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Show HN: Simple command line note taking tool (github.com)
84 points by tomlockwood 17 days ago | hide | past | web | favorite | 24 comments



Great idea. Love the minimalism! I was going to comment that it might be better (or at least easier to remember) to have short options like -o and -v instead of separate commands like dno and dnview, but then I looked at the code and noticed these are all just a collection of shell aliases stored in the "dn" file. Nicely done!


Love the minimalism and did not expect to see so few lines.

This reminded me of an example in "Designing Data-Intensive Applications: The Big Ideas Behind Reliable, Scalable, and Maintainable Systems" where a roughly dozen line key value pair (?) DB was presented, in Bash, I believe.


It’s amazing how useful a tool this is arising from a simple wrapper around a clever data structure. This is an absolutely brilliant example of how reducing a tool to its bare minimum can make it powerful without being difficult. Kudos!


This - plus sometimes "clever" is not trying to be too clever. I take my hat off to the author both for their ingenuity and for correctly identifying it as HN-worthy despite (because of) its simplicity.


I have something similar, but it puts all notes from the same week (due to work schedule) in a gnu recutils file. This means I can work with my notes in a structured way using Emacs (with org mode imports when I want that).


Thanks for pointing to recfiles. I didn't know about that. It's a pretty simple "DB" format. I like it (and I'll use it).


Funny: I have a set of shell functions that are more-or-less the same, although the implementation of this one is more elegant.

However, I just checked, and the last note I made with it was in 2017! It seems I am not disciplined enough to take notes. On the rare occasion that I create a note, I now use email, so that it is automatically backed-up and synced, and so I can easily create notes from my smartphone.


I too think I suffer from a lack of discipline! I'm hoping this tool helps me, but I may find, in a month, that I haven't logged enough content to do my timesheet :(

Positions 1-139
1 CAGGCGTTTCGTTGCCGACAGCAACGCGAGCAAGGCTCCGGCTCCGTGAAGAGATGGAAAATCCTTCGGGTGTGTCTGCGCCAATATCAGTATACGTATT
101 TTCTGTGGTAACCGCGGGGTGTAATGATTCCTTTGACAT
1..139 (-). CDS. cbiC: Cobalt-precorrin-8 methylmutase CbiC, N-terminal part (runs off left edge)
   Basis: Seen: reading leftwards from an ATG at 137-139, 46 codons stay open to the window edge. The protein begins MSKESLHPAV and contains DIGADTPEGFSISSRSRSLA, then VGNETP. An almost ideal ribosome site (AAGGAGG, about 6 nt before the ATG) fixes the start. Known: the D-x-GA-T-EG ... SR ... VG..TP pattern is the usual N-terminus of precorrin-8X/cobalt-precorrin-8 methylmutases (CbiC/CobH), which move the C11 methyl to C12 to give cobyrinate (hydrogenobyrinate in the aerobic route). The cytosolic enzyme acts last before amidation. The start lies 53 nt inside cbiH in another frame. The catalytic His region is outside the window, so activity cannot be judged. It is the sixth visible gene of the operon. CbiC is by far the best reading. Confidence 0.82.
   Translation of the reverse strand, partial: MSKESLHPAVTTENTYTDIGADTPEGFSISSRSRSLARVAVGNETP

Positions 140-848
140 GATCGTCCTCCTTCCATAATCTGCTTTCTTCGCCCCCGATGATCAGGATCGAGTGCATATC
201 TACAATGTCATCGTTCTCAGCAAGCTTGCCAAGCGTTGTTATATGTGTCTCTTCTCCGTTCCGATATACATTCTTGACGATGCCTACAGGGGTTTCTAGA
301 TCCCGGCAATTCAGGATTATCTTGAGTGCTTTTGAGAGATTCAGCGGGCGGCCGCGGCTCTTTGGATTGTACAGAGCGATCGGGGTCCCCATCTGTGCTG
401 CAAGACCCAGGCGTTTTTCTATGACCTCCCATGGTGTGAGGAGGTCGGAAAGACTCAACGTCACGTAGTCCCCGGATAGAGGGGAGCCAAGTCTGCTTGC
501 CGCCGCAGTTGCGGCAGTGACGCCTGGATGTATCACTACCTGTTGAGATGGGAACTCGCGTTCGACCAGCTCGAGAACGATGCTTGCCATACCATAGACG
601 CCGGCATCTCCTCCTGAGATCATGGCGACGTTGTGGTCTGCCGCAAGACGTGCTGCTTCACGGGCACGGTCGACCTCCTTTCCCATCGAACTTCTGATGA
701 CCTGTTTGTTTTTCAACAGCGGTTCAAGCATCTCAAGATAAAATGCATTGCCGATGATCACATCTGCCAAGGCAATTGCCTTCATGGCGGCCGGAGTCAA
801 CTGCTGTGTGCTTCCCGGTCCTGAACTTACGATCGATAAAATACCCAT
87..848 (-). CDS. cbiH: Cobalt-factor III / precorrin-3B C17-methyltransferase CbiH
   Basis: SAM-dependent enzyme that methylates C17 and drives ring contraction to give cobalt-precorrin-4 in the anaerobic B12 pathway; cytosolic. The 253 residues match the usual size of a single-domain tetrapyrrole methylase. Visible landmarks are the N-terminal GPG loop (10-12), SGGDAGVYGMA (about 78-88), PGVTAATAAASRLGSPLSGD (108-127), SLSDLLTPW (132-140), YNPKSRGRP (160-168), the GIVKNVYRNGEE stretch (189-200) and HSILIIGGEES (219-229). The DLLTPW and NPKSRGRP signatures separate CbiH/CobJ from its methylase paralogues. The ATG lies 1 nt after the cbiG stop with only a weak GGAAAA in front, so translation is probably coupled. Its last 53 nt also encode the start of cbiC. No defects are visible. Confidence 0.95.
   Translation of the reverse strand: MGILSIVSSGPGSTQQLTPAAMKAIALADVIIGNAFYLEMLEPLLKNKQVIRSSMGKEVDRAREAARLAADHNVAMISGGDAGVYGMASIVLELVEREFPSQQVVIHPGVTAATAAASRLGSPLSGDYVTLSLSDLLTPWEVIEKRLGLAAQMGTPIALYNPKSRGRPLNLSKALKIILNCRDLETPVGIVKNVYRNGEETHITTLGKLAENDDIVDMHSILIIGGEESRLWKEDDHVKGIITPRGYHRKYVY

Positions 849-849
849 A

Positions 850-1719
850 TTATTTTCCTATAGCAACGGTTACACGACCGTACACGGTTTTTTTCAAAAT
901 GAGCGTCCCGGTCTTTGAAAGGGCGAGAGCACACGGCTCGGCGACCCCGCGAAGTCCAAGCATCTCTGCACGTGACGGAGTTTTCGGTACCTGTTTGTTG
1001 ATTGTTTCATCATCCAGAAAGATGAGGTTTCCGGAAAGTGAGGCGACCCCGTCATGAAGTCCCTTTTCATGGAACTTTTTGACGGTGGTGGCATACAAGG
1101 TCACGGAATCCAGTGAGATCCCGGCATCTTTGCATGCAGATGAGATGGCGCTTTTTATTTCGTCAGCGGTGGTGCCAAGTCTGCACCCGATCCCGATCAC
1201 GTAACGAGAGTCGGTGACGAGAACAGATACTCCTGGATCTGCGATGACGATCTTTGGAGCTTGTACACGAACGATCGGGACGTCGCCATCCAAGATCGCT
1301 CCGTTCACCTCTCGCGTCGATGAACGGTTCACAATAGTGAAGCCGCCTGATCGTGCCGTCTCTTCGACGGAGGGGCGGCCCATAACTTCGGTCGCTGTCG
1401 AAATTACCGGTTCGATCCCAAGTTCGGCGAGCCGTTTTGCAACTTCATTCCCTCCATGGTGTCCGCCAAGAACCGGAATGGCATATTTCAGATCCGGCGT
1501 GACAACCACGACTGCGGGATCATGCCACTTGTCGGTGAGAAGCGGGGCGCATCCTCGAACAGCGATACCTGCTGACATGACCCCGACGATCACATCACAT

I'm hoping this is the solution, and if not, onto the next one!


This is brilliant. I am not going to use it as the app i use right now is tightly integrated to my workflow but i love the idea and the simplicity behind it.


This is so simple but amazing. I'm going to try this today for notes on phone calls. Then I will sync it up to drop box for backup.


Great work!

Potential small addition?

    dne <date> - open <date> file in $EDITOR


That's a cool idea!

I haven't really thought about what I'm going to do with the repo, I think something like this might work though:

  dne() {
    vim ~/dn/$1
  }
My current thinking is that making the directory where the entries are stored into an environment variable is my next move. I don't really know though, I didn't expect many people to like this thing. I certainly want to keep it relatively feature - light. Someone who forked it put a timestamp on the entries, or a datetime stamp if using dno. Lots of good ideas!!!!

Thanks!


dne() {

  find ~/dn/$1* -type f -exec basename {} \; -exec vim {} \;

}


> This can be used for future notes i.e. dno 2030-10-01 "I died".

:O


Amazing. You've inspired me to get back into learning Bash. I love how simple it is.

Thank you for your kind words, people!!!


To get a similar result, since I have Google drive setup, I created an envar $HED that points at a markdown file in gdrive

Dropbox or anyone else that makes it so the remote location appears as a local path to the OS would work I imagine

I can open it in neovim, grep, cat, etc


Is there some curation out there of neat little programs like this?


Cool. I wonder whether there's some way to use this with dmenu_extended.


Such cleverness; awesome!


Does this do anything that jrnl.sh can't do?


Yeah!

1. The source code can be read in about 30 seconds.

2. It demonstrates that you can make some little productivity applications using aliases.

3. It installs using `cat`.

4. A user can understand all its features immediately.

5. A user doesn't need to write json to configure it.

6. It easily allows a user to see an entire months worth of notes with a very short command, which makes the author very happy because that's something they often have to do in order to complete timesheets.


Thanks, makes sense!


amazing , great work




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